So perhaps even CTer Vincent Palamara is in doubt about whether President Kennedy's clothing was "in my [William Greer's] custody from Parkland to Washington". ~shrug~


How silly can you get, David? You are saying that even though the clothes were in Washington and the prosectors asked for them, it would have been impossible to call someone and have the clothes brought to the autopsy?

Pardon me, but that is just stupid. Plus not accounting for the "academic interest" comment.

Plus totally ignoring the order to not dissect the throat wound.

The autopsy WAS interfered with, and James Humes lied about it. Why you insist that there was no interference is a puzzle to me.


So, not having the clothes there at the morgue equals "interference"??

Silly. And untrue.

JFK's autopsy was not a "normal" autopsy. I think we can all agree on that. Things that normally WOULD (or at least, might) have been done at a "normal" autopsy were not done at the Kennedy autopsy.

And it's my understanding and belief that the request not to dissect/(mutilate) JFK's neck came directly from the Kennedy family---and not some sinister "military" figure who was barking orders, which is what we see portrayed in Oliver Stone's fictional film.

The Kennedy REQUEST that the neck not be dissected (i.e., torn open) might very well be classified as "interference" by many people (and I couldn't argue with that terminology either), but it evidently was NOT considered to be "interference" in the eyes of Dr. Humes (per his 1991 JAMA interview).

If you want to call Humes a liar---go ahead. But I'll hold back just a touch before I use the dreaded L-word when it comes to James Joseph Humes. (YMMV.)


Why are you RUNNING as fast as you can from the EARLIEST evidence on this matter? Both the Blumberg memo and Greer's testimony make it pretty clear that the clothing was there, and that they were *ORDERED* not to examine it.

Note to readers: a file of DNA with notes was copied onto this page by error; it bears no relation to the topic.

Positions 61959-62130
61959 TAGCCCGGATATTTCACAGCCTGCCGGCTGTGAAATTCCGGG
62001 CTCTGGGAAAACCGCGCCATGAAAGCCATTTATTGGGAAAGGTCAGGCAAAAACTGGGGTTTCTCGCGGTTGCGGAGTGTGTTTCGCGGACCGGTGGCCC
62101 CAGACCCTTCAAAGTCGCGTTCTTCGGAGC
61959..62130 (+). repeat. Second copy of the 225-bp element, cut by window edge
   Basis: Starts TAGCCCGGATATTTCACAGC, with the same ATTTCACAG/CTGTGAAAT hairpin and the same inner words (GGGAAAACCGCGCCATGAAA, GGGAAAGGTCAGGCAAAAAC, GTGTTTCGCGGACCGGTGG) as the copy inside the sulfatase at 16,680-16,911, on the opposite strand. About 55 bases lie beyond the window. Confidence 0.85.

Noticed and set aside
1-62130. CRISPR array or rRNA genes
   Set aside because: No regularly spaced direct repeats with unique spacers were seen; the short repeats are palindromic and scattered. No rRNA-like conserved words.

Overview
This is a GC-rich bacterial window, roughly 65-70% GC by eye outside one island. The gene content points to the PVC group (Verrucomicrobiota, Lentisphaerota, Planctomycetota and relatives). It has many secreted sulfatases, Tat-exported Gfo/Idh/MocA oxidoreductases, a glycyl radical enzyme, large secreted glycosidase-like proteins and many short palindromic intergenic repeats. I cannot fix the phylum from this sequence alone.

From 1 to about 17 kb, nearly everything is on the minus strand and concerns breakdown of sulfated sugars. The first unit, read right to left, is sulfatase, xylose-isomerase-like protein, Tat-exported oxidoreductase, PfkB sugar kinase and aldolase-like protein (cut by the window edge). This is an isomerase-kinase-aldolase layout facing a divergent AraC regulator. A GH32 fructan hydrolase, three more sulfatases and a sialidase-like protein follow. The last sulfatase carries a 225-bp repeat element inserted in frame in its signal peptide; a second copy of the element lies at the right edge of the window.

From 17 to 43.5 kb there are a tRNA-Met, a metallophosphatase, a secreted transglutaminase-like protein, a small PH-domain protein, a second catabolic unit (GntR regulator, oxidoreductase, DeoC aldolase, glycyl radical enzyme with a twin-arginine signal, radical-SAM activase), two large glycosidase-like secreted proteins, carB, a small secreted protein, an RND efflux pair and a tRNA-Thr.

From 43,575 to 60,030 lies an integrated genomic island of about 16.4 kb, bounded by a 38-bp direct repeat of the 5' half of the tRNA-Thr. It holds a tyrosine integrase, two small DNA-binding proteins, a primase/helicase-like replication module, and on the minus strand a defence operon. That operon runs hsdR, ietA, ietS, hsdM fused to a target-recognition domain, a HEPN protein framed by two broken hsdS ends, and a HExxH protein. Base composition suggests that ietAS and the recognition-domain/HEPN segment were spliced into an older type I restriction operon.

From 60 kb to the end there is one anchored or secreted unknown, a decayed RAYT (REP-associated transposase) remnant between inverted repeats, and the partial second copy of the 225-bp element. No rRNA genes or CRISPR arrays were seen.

*HE* [William Greer] says he kept the clothing -- *HE* says they were in his possession from Parkland to Washington.

You're calling a Secret Service Agent a liar. Why are you doing that, Davey?


Greer's testimony most definitely does NOT indicate that he took the clothing to Bethesda. No way does it make that clear--at all. And I pointed that out to you at least once (maybe twice) yesterday, but you still make the same claim now. Why, Ben?

Read Greer's testimony again and paste in the part where he confirms he took the "two shopping bags" of clothing to BETHESDA. Where does it say that?

Ben apparently thinks the following Greer testimony is the PROOF....

"I had this, his clothing, I kept it in my hand at all times, all the time."
-- William R. Greer

But it's obvious that Greer did not LITERALLY keep the clothes in his "hand at all times" all the way to Bethesda. Right, Ben?

So it's really Ben, not me, who wants to call Bill Greer a liar. Don't you, Ben? (Remember that CBS footage---Greer's hands are empty.)

Try again, Benji. Maybe Palamara can help you out by smearing Greer some more.


What constitutes "interference" is that they were ORDERED not to examine the clothing...


Total bull. That's merely your interpretation of these words written by Dr. Pierre Finck -- "I was denied the opportunity to examine the clothing of Kennedy".

And those words do NOT mean the same thing as being "ORDERED not to examine the clothing". That's YOUR own conspiracy-slanted interpretation of Finck's words and nothing more than that.